Oops. I was correcting a typo in GorT’s post on the Ho 229, and I accidentally published it in advance of its scheduled time, below my long post about Gov. Sanford. Apologies to GorT. Everyone click here now.
Let me echo GorT. The show on the Ho 229 is, in fact, fascinating. Having watched it a few days ago, I recommend it unreservedly. And even cooler, there is an actual Ho 229 that survived the war: it’s in a National Air & Space Museum storage facility in Suitland, Maryland. GorT will likely be visiting it soon.
The show’s conclusions are sobering: had the Germans been able to put them into production, they might well have been able to wipe out the Chain Home radar system that allowed the British to defeat the Luftwaffe in the Battle of Britain, given that a radar-reduced plane flying at 600 mph at 50 ft. above the Channel would likely have only been detected about two-and-a-half minutes before it could strike the south of England, making it almost impossible to get a fighter squadron there in a timely fashion. Plus, even if they’d reached it, the thing could fly far faster than any Allied interceptor (600 mph vs. ≈450 mph) and could out-maneuver the Germans’ deployed jet fighter, the Me 262.
The Germans learned of these abilities through successful test flights. The initial jet-powered craft (and its pilot) were lost when one of the engines failed and, unlike the Me 262 whose conventional airframe could be kept aloft by a single engine, the Ho 229 went down like a lead boomerang. This set back the project, but not enough for it to have made a real difference, given that the Third Army captured its facility and the improved prototype now in Suitland less than three months later. (Five partial airframes were destroyed to keep them out of the hands of the Soviets and their talented aircraft designers.)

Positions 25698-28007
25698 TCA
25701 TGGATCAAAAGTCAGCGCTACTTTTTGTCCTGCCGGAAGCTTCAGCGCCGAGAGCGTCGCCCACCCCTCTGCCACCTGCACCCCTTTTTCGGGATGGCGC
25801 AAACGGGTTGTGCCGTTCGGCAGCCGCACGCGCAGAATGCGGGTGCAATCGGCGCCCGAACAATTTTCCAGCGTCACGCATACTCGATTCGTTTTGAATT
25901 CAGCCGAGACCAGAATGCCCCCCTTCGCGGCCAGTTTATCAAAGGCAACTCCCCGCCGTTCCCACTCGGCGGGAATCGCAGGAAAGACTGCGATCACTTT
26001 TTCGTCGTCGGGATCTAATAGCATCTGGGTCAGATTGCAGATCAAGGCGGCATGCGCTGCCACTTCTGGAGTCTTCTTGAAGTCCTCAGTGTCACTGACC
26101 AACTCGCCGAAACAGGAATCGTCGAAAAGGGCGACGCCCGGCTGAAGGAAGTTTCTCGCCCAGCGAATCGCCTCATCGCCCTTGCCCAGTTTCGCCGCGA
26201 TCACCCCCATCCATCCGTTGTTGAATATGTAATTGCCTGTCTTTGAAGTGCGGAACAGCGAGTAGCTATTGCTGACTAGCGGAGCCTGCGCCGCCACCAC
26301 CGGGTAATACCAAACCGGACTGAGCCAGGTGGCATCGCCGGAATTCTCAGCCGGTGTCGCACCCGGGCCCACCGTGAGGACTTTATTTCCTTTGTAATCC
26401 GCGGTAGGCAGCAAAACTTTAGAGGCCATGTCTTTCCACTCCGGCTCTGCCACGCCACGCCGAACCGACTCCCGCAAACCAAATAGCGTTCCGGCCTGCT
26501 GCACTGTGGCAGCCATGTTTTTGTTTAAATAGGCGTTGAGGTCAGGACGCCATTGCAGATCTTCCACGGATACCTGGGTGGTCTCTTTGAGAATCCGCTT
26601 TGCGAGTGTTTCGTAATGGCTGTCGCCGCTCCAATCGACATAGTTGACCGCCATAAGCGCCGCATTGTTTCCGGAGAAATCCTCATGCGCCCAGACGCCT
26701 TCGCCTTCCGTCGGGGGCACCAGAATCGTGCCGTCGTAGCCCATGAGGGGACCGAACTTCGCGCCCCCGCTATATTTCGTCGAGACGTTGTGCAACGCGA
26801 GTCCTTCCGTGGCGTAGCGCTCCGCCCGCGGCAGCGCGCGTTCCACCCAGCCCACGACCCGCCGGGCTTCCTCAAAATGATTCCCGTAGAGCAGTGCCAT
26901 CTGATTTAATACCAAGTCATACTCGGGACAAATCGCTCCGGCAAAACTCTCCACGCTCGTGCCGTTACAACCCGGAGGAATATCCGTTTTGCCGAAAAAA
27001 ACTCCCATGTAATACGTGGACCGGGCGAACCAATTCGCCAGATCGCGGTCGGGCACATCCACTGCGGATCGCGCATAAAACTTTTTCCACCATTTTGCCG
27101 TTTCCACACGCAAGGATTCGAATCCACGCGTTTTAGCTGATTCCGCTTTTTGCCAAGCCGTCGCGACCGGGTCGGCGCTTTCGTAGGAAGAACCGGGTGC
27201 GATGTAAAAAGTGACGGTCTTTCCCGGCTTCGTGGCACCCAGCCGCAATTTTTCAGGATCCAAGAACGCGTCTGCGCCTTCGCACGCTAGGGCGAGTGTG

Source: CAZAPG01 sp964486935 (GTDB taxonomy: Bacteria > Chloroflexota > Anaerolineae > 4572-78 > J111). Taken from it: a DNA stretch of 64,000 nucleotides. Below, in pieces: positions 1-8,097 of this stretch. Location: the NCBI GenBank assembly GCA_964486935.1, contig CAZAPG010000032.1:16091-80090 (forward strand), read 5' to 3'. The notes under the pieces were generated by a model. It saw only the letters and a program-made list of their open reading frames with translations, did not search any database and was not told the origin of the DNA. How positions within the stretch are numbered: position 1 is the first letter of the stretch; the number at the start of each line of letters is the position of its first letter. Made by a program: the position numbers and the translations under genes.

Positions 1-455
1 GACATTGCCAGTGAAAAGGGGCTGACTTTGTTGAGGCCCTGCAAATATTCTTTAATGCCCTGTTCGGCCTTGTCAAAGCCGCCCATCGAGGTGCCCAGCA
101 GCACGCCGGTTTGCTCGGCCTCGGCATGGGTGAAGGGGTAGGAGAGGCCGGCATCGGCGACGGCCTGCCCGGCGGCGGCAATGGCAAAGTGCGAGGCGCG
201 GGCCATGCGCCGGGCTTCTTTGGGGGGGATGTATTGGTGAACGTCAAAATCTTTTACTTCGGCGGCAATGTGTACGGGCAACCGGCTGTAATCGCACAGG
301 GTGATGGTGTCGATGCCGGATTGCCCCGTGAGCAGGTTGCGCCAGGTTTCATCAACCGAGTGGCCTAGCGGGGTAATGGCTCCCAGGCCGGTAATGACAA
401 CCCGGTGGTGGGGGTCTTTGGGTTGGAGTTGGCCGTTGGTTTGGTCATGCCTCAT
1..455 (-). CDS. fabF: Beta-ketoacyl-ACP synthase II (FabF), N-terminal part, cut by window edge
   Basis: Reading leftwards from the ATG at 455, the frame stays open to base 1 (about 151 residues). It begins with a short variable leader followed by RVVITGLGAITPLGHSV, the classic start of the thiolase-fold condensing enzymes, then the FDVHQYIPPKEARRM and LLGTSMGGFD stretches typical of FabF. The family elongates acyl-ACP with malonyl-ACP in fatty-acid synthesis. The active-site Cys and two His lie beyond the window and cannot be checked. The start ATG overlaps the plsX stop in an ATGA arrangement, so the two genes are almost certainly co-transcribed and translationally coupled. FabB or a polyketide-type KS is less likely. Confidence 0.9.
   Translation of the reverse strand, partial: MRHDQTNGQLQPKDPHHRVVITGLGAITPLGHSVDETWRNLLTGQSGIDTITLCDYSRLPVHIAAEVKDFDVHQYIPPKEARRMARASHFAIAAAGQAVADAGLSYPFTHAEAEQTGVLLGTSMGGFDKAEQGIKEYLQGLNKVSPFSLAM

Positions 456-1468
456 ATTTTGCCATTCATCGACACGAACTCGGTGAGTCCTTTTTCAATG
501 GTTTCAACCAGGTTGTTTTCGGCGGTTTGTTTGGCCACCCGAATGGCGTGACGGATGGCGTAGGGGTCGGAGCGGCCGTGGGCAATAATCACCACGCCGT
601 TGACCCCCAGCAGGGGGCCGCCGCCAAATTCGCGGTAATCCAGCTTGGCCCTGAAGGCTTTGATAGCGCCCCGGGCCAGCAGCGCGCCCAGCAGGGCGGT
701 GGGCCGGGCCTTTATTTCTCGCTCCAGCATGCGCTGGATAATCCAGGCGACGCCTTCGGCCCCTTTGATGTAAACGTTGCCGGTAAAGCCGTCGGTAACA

Ominously for Americans, the Horten Brothers had, on paper, scaled up the 229 into the Ho XVIII, a six-engine transatlantic bomber. Göring apparently told them they’d have a nuclear weapon by 1946 and needed a delivery system so that the Führer could watch the skyscrapers of New York burn. The show concludes that Ho 19s could well have struck at the American mainland.
My one quibble with the show was that, in the interest of drama, they don’t mention, that the German A-bomb project was a dog’s breakfast and that Göring was very wrong to think that they’d have had a bomb by 1946. (Though if the head of the Luftwaffe and an initmate of Hitler’s thought this, one can only imagine how panicked the Allies must have been, given that German physicists had done the critical research in the field in the 1930s…)
If you want to see the Ho 229 model the Northrop guys built, you’ll only need to journey to lovely San Diego. And do go see it. Those guys were so damn happy to be working on something they could tell people about, they couldn’t stop talking about it.
Don’t ask impertinent questions like that jackass Adept Lu.